Drummond Island,snowmobiling

Drummond Island Snowmobiling

By Mike Olmstead, Contributing Writer

To be sure, when winter hits and the snow finally flies there are a lot of great places to ride your sleds in Michigan’s awesome upper peninsula (UP). But one of the more unique venues has to be the Drummond Island snowmobile trail system. Here’s a quick peek at that venue!

Drummond Island sits quietly at the north end of Lake Huron, and is accessible by a short ferry boat ride from little DeTour Village on the mainland.  The Island is 129 square miles of rocks and forest, has 150 miles of shoreline, and even has 36 inland lakes on the island itself! It is the seventh largest ‘lake’ island in the world and fifth-largest island in the contiguous United States.

The Drummond Island trail system consists of 69 miles of groomed trails that wind through a scenic mixture of northern hardwoods, deep cedar and pine forests, meandering forest meadows, and even brushing up against the Lake Huron shoreline at times. The system’s trails are routed through a combination of public and private lands with 52 private landowners who have signed leases with the State for exclusive snowmobile-only use of the trails crossing their property.

Drummond Island,snowmobiling

There are a couple unique features about Drummond that set it apart from other snowmobile venues. The first is that it IS an Island! Yup, there’s water on all four sides! Although the frozen lake and river afford other possible avenues of access to the Island (you can’t just go ashore from the lake or river just anywhere, for both legal and practical reasons!), the predominant way folks get to the Island is the Drummond Island ferry that runs the 10 minute (15 sometimes in the winter!) trip across the St. Mary’s River. Of course you can trailer your sled across the river on the boat, however, the really cool thing about the Island is that you can drive your sled right onto the ferry in DeTour, take the boat across, and hit the trails right at the ferry dock!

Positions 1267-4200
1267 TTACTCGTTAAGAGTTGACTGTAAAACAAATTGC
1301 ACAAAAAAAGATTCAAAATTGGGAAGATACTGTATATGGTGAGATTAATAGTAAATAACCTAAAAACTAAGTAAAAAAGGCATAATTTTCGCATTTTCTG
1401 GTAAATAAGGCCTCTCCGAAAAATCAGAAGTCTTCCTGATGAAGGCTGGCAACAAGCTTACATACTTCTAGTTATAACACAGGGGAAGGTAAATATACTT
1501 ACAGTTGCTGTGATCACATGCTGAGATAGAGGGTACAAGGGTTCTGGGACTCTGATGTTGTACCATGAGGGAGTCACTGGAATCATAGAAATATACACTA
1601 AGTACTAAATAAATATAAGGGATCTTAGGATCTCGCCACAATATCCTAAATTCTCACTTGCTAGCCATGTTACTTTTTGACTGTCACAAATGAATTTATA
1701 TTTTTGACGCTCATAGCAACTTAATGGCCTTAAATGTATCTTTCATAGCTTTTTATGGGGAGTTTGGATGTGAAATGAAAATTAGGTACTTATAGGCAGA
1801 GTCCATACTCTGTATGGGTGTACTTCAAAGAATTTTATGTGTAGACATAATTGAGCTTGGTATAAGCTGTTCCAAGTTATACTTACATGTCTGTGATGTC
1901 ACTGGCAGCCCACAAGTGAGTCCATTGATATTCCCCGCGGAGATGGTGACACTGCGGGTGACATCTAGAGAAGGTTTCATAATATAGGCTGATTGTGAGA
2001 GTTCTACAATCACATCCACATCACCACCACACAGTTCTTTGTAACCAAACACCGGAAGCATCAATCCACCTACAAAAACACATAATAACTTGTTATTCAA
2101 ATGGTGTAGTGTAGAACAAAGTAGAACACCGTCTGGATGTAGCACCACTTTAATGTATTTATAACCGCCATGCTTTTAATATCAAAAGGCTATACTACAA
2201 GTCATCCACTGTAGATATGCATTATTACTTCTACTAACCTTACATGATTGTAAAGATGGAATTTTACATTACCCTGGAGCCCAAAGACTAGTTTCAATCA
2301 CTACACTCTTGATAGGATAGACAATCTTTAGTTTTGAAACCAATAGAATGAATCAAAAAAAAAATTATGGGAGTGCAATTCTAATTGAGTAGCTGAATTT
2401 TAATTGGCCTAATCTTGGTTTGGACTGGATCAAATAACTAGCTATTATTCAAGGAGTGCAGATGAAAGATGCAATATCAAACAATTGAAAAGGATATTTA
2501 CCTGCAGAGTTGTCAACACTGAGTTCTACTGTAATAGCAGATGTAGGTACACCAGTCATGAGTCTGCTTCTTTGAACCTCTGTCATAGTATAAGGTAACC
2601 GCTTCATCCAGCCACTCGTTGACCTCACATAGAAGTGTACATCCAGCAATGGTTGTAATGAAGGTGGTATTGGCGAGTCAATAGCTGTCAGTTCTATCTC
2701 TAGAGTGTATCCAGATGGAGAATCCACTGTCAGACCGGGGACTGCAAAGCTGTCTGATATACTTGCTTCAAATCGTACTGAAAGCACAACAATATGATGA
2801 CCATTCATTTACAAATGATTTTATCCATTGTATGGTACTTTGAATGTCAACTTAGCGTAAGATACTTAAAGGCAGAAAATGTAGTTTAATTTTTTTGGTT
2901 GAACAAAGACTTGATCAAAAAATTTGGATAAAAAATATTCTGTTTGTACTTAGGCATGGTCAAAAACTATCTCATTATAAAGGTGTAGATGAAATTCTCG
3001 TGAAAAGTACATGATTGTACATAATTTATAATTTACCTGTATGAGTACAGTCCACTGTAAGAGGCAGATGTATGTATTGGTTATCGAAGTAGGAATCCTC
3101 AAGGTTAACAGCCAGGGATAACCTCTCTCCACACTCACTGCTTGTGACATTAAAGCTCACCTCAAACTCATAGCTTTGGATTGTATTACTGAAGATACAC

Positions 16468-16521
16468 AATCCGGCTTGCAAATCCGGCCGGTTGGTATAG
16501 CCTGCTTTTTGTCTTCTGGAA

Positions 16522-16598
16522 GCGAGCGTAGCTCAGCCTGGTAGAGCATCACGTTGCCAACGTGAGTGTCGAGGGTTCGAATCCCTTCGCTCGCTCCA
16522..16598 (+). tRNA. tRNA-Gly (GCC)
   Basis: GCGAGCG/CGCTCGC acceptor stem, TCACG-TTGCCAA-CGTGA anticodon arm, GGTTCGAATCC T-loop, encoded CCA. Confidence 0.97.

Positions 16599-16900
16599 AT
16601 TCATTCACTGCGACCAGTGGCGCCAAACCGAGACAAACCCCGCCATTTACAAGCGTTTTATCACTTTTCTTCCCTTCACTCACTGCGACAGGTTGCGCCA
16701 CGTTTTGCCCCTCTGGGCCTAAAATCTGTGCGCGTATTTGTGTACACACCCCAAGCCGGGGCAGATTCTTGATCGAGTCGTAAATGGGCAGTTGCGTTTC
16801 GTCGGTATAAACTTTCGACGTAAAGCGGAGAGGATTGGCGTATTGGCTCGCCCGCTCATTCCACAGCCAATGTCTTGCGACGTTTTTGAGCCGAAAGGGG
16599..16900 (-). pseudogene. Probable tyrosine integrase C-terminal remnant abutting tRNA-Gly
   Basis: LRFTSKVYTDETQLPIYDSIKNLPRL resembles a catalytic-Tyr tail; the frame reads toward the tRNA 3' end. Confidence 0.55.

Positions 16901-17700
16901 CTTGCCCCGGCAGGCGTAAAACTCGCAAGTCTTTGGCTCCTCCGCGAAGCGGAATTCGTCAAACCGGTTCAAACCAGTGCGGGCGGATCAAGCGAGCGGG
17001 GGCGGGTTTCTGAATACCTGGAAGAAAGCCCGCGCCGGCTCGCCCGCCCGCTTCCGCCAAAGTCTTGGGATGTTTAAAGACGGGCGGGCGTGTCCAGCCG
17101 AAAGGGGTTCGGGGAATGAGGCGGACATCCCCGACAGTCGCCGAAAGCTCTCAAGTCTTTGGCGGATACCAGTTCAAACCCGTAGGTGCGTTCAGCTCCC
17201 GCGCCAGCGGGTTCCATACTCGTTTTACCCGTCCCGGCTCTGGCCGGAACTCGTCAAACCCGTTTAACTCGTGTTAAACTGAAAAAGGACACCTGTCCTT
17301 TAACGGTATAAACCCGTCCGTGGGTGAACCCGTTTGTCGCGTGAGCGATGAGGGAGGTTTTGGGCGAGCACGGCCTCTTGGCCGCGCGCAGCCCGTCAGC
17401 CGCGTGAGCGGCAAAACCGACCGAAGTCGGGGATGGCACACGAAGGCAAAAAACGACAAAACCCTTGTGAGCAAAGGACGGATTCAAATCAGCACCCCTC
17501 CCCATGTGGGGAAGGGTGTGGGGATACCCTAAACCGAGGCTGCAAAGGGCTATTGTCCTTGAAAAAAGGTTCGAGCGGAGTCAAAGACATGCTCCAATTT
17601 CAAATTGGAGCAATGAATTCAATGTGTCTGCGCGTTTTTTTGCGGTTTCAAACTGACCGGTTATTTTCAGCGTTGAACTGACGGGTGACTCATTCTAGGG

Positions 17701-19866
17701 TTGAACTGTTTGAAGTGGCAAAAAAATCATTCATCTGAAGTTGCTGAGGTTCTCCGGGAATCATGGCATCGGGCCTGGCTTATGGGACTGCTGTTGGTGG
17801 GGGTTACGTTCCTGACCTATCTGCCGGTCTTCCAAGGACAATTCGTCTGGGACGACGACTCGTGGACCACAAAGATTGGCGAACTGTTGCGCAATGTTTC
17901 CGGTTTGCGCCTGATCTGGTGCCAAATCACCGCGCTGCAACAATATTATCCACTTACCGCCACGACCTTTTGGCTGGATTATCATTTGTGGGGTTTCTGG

Next is the Marble Head lookout and bluffs. This can be found on the very eastern tip of the Island, on the 496 Trail. Marble Head is a special place year round, and gets lots of visitors. But come winter it is uniquely distinctive in its winter attire! There’s nothing quite like the brilliant white blanket of snow under a deep azure sky accented by the silvery streaks of winter sun sparkling off the surface of everything!!

From the top of the bluffs you look out over the naked aspen treetops to the stony beach 90 feet below. Gaze to the north you’re looking out over the North Channel, and you can see the Canadian shoreline most days.  Turn your attention to the southeast and you’re looking at Cockburn Island out over the False Detour Channel. And on a super clear day you might – might – even be able to make out the little Canadian town of Blind River 30 miles to the northeast!

Drummond Island,snowmobiling